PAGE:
Wednesday, April 10, 2013

A Quest for the Perfect Lewiston Lake Emerger

It has been a wonderful year since my last post.  I've made enough fly tying connections to have open orders all year long.  I just have to tie as I can to fill them.  I had a "bucket list" day at the lake, netting 101 fish in an afternoon.  It should have been a wonderful experience, but I got caught up in the "what if I only get 97?  Have to keep fishing".  I could barely walk the next day from all the crouching down to release the fish.

I had the wonderful experience, two weekends ago, to cruise the lake with my trolling motor while a fish cruised parallel to me and at the same speed.  The trout was just below the surface, rising to sip a submerged item, showing it's back to the air, and then continuing on in the same path and speed.  There was sporadic subsurface / film feeding going on for hours.

In the past I have had success throwing a leech pattern past sipping trout, retrieving the fly with my intermediate sink line, and have hooked lots of trout as they attached a prey item equal to 1000's of midges.  However, it would be fun to use dry flies to hook these cruising trout.  Reports from the locals stated that they were very selective that week and wouldn't take the usual offerings.  Therefore, I have found a quest!!!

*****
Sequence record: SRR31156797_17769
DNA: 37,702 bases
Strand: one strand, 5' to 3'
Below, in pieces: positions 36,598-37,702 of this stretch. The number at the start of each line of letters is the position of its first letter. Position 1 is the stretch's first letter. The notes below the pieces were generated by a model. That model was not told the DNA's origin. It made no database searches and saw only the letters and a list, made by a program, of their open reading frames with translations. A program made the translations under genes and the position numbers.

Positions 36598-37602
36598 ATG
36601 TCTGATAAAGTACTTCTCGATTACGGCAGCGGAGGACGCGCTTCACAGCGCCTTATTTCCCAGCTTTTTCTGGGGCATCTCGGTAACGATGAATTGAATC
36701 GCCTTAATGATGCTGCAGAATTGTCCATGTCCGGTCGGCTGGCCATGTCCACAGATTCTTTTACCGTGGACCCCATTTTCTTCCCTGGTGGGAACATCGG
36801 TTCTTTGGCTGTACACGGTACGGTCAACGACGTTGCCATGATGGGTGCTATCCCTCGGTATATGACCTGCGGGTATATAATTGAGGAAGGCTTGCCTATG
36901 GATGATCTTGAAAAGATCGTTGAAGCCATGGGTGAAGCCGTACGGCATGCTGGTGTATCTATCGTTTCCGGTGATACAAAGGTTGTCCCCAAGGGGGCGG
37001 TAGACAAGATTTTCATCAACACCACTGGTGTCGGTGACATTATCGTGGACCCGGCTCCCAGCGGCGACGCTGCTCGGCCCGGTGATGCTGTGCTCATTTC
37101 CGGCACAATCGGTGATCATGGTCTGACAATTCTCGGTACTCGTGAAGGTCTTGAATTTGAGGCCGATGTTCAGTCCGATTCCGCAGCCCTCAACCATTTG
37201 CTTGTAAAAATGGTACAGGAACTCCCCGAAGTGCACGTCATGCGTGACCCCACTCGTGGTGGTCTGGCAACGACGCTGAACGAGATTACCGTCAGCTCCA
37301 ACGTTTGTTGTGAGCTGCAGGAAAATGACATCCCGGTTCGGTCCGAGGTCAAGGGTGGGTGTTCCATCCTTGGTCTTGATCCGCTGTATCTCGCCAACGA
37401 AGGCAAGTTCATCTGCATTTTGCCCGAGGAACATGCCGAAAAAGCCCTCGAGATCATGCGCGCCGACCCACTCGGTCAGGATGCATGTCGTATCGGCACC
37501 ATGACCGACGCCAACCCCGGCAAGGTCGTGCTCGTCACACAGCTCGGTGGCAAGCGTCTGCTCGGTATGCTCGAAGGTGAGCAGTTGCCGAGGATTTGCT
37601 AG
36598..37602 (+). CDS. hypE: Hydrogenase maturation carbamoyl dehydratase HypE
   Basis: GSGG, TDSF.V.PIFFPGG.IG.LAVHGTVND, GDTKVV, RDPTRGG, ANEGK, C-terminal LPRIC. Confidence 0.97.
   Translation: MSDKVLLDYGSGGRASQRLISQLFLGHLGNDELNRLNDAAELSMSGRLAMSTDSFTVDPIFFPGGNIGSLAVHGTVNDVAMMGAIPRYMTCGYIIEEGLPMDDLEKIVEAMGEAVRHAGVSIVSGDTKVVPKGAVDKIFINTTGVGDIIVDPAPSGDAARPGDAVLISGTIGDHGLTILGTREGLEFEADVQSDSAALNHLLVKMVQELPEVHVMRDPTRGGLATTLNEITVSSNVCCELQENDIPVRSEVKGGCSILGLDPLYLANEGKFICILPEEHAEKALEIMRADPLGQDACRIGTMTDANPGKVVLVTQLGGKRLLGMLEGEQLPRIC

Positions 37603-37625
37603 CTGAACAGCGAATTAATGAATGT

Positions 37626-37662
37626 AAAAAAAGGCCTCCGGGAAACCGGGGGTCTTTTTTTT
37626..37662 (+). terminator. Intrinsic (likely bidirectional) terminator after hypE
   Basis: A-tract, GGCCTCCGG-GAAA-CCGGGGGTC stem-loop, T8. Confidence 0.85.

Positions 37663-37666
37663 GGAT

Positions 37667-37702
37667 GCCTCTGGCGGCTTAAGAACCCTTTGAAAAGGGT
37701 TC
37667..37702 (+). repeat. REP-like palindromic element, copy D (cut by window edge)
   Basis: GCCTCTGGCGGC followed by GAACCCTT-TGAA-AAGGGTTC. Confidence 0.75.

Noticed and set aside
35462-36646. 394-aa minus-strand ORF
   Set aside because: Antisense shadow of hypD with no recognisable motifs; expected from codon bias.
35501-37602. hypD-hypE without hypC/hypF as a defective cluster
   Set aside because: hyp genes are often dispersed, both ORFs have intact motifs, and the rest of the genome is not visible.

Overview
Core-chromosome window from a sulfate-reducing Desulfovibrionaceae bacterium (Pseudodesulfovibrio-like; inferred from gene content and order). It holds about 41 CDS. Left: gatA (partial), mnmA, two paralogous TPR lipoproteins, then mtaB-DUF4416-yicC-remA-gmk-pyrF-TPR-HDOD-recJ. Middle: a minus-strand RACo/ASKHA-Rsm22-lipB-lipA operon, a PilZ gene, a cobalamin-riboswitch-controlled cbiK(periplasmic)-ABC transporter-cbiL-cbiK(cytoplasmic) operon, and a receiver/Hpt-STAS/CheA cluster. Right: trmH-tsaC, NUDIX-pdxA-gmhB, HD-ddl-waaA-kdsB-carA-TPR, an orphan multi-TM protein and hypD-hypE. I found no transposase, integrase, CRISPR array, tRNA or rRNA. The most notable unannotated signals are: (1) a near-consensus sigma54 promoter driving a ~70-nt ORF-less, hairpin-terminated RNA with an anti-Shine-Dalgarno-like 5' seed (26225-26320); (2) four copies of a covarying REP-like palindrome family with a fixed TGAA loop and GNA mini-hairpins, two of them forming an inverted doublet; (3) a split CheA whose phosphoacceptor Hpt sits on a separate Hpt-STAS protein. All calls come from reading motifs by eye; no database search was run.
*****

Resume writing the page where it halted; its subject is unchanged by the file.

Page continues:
A quick search on the Internet yields many emerger patterns, with many variations.  I would like to find a surface film fly that out fishes all others on Lewiston Lake.  In designing the possible flies, I realized that emergers can be tied with three simple parts (tail, body, wing), and can be
designed to float at different levels relative to the surface film.  A fly that has CDC/Foam, and Antron for body and tail, should float high in the surface film, while a fly created with mallard for the tail and wing, with a fur dubbing should "float" just below the surface.  Having two floating parts out of 3, or two sinking parts out of 3, allows for variability between the two extremes.

So, with 3 tail material (mallard dyed wood duck, white antron, brown antron), 5 body materials (brown dubbing, olive dubbing, brown antron, olive antron, pheasant tail), and four wing materials (white antron, foam, CDC, and mallard), there are 60 combinations.  Obviously I'll try just a couple of variations to see if one style outperforms the other.  Looks like it is going to be an interesting adventure this spring and summer.

Take care,